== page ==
Boston Marathon


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Boston Marathon

Type of Holiday: Sporting
Date of Observation: Third Monday in April
Where Celebrated: Boston, Massachusetts
Symbols and Customs: Heartbreak Hill, Laurel Wreath, Unicorn
Related Holidays: Olympic Games

ORIGINS

The oldest footrace in the United States was first held on Patriots' Day, April 19, in 1897. Organized by members of the Boston Athletic Association (BAA), the race involved only fifteen runners. Nowadays the Boston Marathon, which has been held on the third Monday in April since 1969, draws more than 20,000 official starters, who must meet established qualifying times. Several thousand additional runners participate on an unofficial basis. To date, the record field size occurred in the 1996 centennial run, with 36,748 official starters and 35,868 runners finishing the race. In 1972, it became the first marathon to officially admit women runners.

The 26.2-mile course begins in Hopkinton and ends in front of downtown Boston's Prudential Center. It is based on the long-distance footrace first held at the revival of the OLYMPIC GAMES in 1896, which commemorated the legendary feat of a Greek soldier who is supposed to have run from Marathon to Athens, a distance of about twenty-five miles, to bring news of the Athenian victory over the Persians in B . C . E . Appropriately, the first modern marathon winner in 1896 was a Greek, Spiros Louis.

The Olympic marathon distance was standardized at twenty-six miles, 385 yards in 1924. The extra 385 yards were added to accommodate the distance from Windsor Castle, where the 1908 Olympic race began, to the royal box in the stadium at London.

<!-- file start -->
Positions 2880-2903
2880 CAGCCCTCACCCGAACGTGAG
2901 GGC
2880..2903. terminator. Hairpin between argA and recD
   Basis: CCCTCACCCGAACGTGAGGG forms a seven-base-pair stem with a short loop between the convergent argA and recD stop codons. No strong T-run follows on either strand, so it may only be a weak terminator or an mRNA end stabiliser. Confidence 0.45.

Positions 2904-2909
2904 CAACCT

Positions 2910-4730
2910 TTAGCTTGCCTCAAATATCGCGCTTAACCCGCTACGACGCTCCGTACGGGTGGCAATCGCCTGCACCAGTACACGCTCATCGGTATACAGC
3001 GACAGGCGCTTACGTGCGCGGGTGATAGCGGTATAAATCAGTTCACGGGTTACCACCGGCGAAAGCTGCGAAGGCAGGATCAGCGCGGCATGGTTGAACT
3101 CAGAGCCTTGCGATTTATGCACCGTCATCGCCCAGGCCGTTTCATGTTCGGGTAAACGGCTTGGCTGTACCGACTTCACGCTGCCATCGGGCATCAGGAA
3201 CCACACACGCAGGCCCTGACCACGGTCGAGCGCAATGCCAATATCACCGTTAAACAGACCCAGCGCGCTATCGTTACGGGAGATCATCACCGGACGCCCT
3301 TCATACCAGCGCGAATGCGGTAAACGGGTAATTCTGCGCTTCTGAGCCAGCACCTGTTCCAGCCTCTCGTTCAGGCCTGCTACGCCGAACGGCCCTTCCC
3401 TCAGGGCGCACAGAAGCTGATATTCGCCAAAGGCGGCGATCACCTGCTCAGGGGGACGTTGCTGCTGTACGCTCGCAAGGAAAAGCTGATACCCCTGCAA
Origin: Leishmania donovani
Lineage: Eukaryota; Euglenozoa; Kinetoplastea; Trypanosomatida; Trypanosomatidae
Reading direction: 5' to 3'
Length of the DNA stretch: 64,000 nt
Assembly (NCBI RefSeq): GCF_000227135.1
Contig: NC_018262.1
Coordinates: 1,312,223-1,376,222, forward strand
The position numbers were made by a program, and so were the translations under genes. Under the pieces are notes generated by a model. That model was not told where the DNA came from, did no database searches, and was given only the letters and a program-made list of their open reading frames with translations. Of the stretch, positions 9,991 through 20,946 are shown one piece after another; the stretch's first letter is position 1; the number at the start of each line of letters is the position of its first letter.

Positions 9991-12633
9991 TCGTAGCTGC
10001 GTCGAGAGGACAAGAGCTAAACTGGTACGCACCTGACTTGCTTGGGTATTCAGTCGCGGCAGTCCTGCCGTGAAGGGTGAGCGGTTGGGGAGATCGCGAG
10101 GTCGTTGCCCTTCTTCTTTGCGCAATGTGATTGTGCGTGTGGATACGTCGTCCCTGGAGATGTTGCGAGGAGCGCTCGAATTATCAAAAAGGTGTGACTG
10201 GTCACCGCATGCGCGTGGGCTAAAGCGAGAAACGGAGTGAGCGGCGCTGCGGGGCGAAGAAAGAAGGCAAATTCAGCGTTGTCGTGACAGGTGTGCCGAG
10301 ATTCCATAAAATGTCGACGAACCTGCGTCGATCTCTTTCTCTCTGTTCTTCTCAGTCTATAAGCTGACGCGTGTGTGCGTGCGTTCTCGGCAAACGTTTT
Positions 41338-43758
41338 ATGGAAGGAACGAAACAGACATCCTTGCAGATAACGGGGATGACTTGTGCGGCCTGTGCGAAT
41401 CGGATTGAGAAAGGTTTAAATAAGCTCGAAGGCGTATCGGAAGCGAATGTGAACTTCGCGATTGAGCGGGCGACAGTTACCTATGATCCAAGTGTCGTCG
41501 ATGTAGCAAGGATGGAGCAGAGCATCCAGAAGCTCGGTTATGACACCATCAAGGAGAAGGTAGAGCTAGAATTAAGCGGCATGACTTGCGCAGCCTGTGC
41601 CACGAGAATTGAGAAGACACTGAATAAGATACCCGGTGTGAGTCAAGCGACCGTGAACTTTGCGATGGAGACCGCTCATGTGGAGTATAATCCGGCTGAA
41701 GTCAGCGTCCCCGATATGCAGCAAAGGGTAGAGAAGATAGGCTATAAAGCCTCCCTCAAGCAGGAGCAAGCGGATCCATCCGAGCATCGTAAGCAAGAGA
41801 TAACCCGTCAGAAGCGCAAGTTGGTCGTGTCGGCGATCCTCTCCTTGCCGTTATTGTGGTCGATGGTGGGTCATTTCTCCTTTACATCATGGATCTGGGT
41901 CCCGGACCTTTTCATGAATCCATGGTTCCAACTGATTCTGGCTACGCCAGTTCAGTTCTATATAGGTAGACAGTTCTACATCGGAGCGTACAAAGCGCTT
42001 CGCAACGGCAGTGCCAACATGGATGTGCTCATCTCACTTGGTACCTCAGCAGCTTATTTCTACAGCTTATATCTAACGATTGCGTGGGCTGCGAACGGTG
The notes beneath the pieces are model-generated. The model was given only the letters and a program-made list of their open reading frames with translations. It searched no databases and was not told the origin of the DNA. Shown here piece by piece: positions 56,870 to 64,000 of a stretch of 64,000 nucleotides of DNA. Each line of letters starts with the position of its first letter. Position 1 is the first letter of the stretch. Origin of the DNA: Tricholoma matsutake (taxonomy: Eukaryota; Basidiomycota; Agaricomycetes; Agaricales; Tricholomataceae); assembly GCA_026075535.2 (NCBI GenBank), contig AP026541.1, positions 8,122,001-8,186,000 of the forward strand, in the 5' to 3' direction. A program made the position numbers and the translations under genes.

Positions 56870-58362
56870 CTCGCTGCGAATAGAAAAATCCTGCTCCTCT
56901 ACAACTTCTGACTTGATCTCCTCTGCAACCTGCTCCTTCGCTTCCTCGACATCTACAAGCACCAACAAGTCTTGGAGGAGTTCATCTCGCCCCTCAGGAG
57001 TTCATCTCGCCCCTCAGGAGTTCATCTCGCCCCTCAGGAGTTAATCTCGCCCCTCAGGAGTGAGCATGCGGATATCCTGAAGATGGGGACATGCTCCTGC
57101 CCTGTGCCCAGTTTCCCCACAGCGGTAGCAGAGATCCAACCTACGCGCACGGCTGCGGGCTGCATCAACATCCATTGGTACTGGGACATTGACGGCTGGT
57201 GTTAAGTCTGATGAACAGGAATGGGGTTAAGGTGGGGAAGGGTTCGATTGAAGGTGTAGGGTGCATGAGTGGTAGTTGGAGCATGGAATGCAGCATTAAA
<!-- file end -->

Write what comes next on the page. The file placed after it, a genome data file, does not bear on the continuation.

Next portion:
Runners from all over the world come to Boston to compete in the marathon, which is considered one of the most prestigious running events in the world. Wellknown American winners include the "old" John Kelley, who won twice and continued to complete the race well into his eighties; the "young" John Kelley (no relation), who was the first American victor in the post-World War II era; "Tarzan" Brown, who in 1938 took a break at the nine-mile mark for a quick swim in Lake Cochichuate; and Bill Rodgers, who won three consecutive marathons in 1978-80. Among the women, Rosa Mota of Portugal was the first to win three official Boston Marathon titles. And few people will forget the infamous Rosie Ruiz in 1980, who many believed tried to defraud the BAA by showing up at the end of the race to capture the women's LAUREL WREATH without having actually run the full distance. This was later substantiated by television coverage of certain checkpoints. Jackie Gareau of Canada was later declared the women's winner, although Ruiz continued to insist that she'd run the race fairly.